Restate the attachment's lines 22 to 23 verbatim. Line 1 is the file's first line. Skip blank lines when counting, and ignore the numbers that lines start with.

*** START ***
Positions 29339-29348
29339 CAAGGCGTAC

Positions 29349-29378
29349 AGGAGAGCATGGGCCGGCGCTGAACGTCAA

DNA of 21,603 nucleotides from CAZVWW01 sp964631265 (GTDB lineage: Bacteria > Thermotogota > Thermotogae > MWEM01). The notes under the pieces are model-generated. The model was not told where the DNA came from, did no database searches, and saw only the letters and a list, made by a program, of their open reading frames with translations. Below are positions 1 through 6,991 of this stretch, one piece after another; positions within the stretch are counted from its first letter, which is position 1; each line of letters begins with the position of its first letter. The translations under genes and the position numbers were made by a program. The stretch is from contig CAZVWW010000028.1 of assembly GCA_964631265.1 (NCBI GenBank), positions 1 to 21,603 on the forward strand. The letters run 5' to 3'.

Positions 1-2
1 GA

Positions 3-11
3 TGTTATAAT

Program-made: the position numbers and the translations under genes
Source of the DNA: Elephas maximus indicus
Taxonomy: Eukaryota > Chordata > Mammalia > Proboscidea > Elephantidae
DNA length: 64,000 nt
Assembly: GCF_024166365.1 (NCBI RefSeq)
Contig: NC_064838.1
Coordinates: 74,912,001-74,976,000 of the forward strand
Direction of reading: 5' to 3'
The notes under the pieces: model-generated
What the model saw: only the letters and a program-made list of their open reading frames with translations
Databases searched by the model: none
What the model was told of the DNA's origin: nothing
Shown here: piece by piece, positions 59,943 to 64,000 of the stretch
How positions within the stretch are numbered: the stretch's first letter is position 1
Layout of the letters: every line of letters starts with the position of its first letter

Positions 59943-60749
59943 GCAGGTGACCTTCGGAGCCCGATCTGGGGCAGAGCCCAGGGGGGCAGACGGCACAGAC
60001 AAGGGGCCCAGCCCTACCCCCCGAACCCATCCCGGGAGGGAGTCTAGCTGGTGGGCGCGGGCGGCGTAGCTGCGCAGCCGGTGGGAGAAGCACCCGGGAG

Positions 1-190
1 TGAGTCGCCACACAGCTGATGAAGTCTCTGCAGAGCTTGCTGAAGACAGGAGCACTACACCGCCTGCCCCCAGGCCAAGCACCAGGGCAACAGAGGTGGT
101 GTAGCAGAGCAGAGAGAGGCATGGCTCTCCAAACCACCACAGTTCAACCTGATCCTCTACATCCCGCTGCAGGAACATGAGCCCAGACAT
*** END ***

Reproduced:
Shown here: piece by piece, positions 59,943 to 64,000 of the stretch
How positions within the stretch are numbered: the stretch's first letter is position 1